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sedan - ev/hybrid
Not only is the 2 competition for Tesla, but it is a full-fledged entry into the world of EV supremacy. But unlike the Model S and 3 the 2 has one extra trick up its sleeve that the competition does not have. It is a high riding sedan, which means this boarder on the edge of being either a sedan or cross-trek. Whatever it is we are glad that it is finally here.
Polestar started out life as an aftermarket division of Volvo, making their own versions of the S60, V60, XC60 and even the XC90. But unlike AMG, M or even SRT, Polestar wasn’t meant to be full-fledged aftermarket division. No, Volvo had other aspirations for it and its technology. Technology is what makes racing cars and that is what something Polestar was great at doing for Volvo. Polestar built the racing cars that Volvo required and with that they built the technology behind their racing cars. And what goes into racing cars. Well more than money. Technology. And that is what Volvo was really after, as most racing manufactures shops are a breeding ground for new technology.
But how do you go from racing technology to a modern-day electric car. You use your fuel cell and regenerative braking systems from your cars to help build a full-fledged EV for the road. That is what Volvo wanted and along with their own hybrid technology, Polestar was off to a great start.
The 2 just happens to be the final culmination of all of that technology put together. But with all the technology behind them, did they remember to make an appealing product. Let’s take a look and see.
Up front the 2 seems to follow the same layout as the 1, along with most modern Volvo’s as well. But with that note we find the main problem, as the front end is nothing really great to look at. It follows the basic dynamics of Volvo’s product range, but again that is a problem as well. The hard edges and vast openness that made the 1 are overly used on the 2 as well. Add in the fact that there are hardly any true character lines or accessories and you have the makings of a bland front.
Now granted the front end is easily appealing on the eyes due to great flow of features. It doesn’t make you want to keep looking like some other models. The front gives you a sense of modern, but bland appeal. And given that the grille and air intakes are made of low-grade plastic, the luxury appeal is dismal at best.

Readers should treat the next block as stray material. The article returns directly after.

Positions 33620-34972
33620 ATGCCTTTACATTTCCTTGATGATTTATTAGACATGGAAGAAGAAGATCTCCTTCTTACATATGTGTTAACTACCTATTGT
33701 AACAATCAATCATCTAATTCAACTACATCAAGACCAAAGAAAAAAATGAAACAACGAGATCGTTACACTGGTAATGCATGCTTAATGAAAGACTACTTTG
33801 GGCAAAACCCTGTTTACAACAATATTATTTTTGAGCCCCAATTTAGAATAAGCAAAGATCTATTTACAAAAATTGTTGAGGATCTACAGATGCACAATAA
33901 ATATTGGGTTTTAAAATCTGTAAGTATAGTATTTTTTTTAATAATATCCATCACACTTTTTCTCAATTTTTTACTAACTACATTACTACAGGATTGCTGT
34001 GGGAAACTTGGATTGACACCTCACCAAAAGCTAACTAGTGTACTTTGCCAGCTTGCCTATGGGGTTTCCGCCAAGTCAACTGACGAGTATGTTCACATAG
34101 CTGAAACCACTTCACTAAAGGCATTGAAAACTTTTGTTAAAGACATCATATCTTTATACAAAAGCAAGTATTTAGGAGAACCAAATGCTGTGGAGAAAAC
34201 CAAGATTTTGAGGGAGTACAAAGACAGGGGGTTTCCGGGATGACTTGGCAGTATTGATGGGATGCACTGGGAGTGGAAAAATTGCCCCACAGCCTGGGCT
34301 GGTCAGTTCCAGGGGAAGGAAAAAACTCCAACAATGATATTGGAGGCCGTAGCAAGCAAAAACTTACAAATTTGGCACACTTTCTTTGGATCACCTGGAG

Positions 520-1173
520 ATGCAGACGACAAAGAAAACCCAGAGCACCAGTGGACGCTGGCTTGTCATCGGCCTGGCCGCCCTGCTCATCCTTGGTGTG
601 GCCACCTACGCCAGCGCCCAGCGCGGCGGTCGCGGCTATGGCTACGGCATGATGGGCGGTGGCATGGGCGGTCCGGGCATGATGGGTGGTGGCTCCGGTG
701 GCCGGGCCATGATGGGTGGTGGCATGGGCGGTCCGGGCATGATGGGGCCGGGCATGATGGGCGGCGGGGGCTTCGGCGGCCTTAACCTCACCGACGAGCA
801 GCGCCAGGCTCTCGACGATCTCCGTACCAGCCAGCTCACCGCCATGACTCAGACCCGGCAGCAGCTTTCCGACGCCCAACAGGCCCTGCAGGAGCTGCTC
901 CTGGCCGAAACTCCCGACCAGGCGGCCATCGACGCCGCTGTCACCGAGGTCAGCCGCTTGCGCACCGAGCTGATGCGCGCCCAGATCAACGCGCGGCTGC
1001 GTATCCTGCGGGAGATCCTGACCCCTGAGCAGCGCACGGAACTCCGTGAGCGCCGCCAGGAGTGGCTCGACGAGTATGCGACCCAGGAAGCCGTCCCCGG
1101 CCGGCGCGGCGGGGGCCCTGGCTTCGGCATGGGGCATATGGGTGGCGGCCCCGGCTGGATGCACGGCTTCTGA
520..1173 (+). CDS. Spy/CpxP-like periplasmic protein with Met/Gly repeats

Along the side the vast openness of the front continues as a lack of features again is present. The lower sill plate does add to the cross-trek appeal of the 2 as it does add to the illusion of above grade ground clearance. This same accent colour is used around the side windows as well which helps break out certain aspects of the side from the rest of the model. The front window has been highlighted in this shade as well to give the illusion of a front floating windscreen. It’s great that someone finally decided to move away from the rear floating roofline.
One bad feature along the side could the choice of design for the side mirrors. Sure, they are suitable in design, but look as if they are floating beside the 2. Neat feature, but this could work in the wrong way when other colours are added to the mix.
Out back the simple lines continue as the front seemingly floats to the rear of the vehicle. This is highly evident through the simple and yet non-moving beltline. Sure, it flows well, but there’s no attitude to it. But when the beltline ends the rear tail lights begin and begin they do. The outline design of them may seem rather simple, but their broken rectangle appeal makes them appear more modern than that of a Volvo’s rear. Good definition lines help break out the tail lights from the rest of the rear adding to effect they have on the rear of the 2.
But moving a bit lower we find ourselves lost in a sea of cheap cross-trek plastic. And without a rear diffuser or fins to guide us out, we are truly lost in a land of bland appeal. But all is not lost as the rear reflectors have been darkened just enough to pull your eyes away from the sea of cheap plastic. Although a chrome accent bar or gloss finish somewhere would have done a better job.
All around the 2 is a decent take on a more modern twist to the Volvo range. Of course, it may not have the Volvo logo, the Polestar 2 still embodies everything that the Volvo line entails. Well, minus the accents and character lines that make a Volvo a bit easier on the eyes. All together the Polestar 2 is a good change for the market and may help a few more people enter the EV world. But again, those consumers will have to deal with the bland appeal that comes along with a standard Volvo. Break out the beige khakis!
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